This family of south-American butterflies (ITHOMIIDAE) has wings that are completely transparent, like panes of stained glass. They also taste bad.
"Greta oto is a brush-footed butterfly, and is a member of the clearwing clade; its wings are transparent. Its most common English name is glasswing, and its Spanish name is "espejitos", which means "little mirrors." Indeed, the tissue between the veins of its wings looks like glass. It is one of the more abundant clearwing species in its home range, which is found in the amazon rainforest (South America) The opaque borders of its wings are dark brown sometimes tinted with red or orange, and its body is dark in color. Its wingspan is between 5.5 and 6 cm.
Adults range from Mexico through Panama and inhabit the rainforest understory and feed on the nectar of a variety of tropical flowers. G. oto prefers to lay its eggs on plants of the tropical nightshade genus Cestrum. The red and purple striped caterpillars feed on these toxic plants and store the alkaloids in their tissues, making them distasteful to predators such as birds. They retain their toxicity in adulthood. The same alkaloids that make them poisonous also are converted into pheromones by the males, which use them to attract females.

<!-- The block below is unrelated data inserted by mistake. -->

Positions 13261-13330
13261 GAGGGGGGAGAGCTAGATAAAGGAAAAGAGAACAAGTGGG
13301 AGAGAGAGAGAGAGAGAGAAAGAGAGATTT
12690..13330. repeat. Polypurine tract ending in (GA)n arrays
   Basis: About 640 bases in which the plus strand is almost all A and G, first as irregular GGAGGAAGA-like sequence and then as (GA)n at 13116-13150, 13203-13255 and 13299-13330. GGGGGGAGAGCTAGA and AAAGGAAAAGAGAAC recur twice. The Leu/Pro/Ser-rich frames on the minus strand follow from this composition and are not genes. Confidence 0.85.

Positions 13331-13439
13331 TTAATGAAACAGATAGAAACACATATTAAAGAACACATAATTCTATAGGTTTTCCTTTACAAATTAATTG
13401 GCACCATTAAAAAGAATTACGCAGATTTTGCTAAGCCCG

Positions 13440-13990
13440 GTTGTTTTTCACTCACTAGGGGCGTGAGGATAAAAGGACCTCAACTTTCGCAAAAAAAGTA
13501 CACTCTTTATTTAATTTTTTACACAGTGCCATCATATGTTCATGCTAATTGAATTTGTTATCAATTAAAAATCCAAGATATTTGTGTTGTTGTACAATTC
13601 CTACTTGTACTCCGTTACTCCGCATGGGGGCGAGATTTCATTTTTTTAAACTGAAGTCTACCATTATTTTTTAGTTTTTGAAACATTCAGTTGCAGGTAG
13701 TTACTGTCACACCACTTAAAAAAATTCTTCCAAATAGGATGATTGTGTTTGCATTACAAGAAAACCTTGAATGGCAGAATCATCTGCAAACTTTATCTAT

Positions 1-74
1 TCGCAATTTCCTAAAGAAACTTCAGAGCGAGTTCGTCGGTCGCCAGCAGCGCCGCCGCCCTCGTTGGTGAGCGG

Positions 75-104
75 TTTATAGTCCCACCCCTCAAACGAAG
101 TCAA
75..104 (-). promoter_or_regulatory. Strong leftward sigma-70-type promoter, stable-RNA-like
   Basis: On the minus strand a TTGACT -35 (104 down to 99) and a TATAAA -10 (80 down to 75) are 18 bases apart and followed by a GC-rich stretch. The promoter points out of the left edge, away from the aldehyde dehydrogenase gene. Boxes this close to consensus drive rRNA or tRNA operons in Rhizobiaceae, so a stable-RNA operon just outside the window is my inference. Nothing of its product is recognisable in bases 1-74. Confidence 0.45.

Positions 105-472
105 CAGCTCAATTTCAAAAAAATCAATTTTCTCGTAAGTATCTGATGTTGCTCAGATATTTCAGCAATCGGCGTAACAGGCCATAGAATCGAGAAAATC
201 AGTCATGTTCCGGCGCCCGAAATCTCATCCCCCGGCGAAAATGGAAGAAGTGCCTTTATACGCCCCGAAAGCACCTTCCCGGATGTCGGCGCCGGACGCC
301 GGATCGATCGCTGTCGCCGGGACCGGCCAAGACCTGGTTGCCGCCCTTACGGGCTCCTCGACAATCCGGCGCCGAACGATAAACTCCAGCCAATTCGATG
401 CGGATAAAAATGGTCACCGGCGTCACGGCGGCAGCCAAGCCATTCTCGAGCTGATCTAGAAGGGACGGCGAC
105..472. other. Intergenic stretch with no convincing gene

G. oto adults also exhibit a number of interesting behaviors, such as long migrations and lekking among males."
"Ithomiines are unpalatable because their adults seek out and sequester pyrrolizidine alkaloids from plants that they visit, especially composit flowers (Asteraceae) and wilted borages (Boraginaceae). The slow-flying adults are Müllerian mimics of each other as well as of many other Lepidoptera. Identification of adult ithomiines relies on hindwing venation and male androconial scales (sex brushes located on the hindwing costa).
The group has repeatedly been proposed as biological indicators of ecological conditions or biological diversity within neotropical forests, but individual sites harbor between 10 and 50 species, for the most part, and beta diversity is often great, even over relatively short distances."
More photos below the cut...
Other glasswings have delicate colors:
A box of ithomiidae at the Butterfly and Insect Museum in La Ceiba, Honduras: